Still, you have to look at this film in historical terms. At the time this film was made, there were legitimate environmental issues that needed to be addressed. Any young folks who have been brainwashed into believing that it’s worse than it’s ever been (and the United States is to blame) are being deliberately lied to. In 1970, American cities had terrible problems with constant smog, filthy rivers and lakes. There are NO environmental problems in the UNITED STATES today that come anywhere close to what was happening fifty years ago. Companies WERE dumping filth into rivers and pumping huge noxious smoke stacks into the air completely unchecked. Rampant deforestation without replanting WAS taking place. So, at the time, these WERE issues that reasonable people were rightfully concerned about. And you know what? For the most part, we fixed them—in the United States. You know where it hasn’t been fixed? In leftist “utopias” such as the People’s Republic of China—where, yes, it is worse than it’s ever been. Dare I mention People’s Republic of San Francisco where the lack of sanitation is approaching third world status? But this country overall is far cleaner, far less poluted than it was in 1970. That’s simply a fact. Thus, the environmental concerns of 1970 were legitimate and made for good science fiction fodder.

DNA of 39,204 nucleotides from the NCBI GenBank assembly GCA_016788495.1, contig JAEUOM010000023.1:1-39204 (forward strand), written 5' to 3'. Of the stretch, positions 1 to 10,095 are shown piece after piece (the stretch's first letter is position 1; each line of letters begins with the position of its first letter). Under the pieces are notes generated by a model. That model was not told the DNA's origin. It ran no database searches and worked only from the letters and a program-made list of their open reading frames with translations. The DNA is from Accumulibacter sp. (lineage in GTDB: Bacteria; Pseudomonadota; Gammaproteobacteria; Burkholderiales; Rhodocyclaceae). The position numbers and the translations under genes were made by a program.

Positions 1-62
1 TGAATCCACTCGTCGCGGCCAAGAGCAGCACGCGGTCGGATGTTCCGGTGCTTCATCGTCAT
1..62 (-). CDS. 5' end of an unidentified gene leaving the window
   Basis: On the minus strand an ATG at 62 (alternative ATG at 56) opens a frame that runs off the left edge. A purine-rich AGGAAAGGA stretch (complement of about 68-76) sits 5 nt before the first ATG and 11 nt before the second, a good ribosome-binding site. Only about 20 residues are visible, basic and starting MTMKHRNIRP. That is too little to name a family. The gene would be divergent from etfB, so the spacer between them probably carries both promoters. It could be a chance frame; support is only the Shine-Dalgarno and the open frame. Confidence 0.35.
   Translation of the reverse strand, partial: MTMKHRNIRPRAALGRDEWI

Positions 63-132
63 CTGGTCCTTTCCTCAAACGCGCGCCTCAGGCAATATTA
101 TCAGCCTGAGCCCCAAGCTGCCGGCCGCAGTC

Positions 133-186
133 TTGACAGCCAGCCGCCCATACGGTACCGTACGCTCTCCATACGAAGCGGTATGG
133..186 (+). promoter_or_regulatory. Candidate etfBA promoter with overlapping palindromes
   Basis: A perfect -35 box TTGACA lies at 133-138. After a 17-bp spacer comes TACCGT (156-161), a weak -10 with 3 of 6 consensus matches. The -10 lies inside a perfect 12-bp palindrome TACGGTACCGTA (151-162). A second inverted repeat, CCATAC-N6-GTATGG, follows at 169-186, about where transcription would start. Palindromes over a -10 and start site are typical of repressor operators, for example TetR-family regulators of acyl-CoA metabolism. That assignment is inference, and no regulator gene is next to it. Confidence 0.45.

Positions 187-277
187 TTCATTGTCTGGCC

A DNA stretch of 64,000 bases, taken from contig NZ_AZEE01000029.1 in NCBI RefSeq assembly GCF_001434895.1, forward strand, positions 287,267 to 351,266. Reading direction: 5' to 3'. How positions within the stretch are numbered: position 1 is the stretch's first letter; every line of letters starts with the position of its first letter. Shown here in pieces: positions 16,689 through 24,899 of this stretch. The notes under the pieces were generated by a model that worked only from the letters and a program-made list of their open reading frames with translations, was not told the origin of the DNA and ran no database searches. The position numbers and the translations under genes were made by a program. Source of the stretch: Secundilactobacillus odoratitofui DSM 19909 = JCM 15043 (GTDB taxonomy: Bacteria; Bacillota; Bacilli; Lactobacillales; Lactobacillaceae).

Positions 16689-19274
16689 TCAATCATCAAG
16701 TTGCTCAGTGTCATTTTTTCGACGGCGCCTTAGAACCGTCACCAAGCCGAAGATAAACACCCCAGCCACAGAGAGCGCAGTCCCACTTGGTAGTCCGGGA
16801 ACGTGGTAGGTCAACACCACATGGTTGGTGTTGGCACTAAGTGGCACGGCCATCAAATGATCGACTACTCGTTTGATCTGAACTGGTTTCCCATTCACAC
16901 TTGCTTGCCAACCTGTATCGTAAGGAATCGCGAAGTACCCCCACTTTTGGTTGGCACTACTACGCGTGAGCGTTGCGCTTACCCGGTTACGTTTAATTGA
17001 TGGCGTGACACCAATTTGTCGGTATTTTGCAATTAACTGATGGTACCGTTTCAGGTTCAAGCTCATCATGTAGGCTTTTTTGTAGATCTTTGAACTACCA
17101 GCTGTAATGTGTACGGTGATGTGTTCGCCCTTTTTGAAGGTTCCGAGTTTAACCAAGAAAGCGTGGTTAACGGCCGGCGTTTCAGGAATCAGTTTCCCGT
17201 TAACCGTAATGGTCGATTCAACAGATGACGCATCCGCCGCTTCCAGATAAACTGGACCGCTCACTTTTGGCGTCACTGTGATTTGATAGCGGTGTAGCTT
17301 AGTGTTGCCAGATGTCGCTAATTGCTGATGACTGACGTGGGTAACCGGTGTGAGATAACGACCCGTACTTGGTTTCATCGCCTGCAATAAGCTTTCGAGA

But as I said, this movie isn’t trying to get in your face so much as it’s seeking to use the issue as a springboard to pull you into a creepy, psychological thriller—and character study. And on that level, it mostly succeeds. Meanwhile, on a visual level—it’s an absolute work of art—on a surprisingly low budget.
It’s worth a look.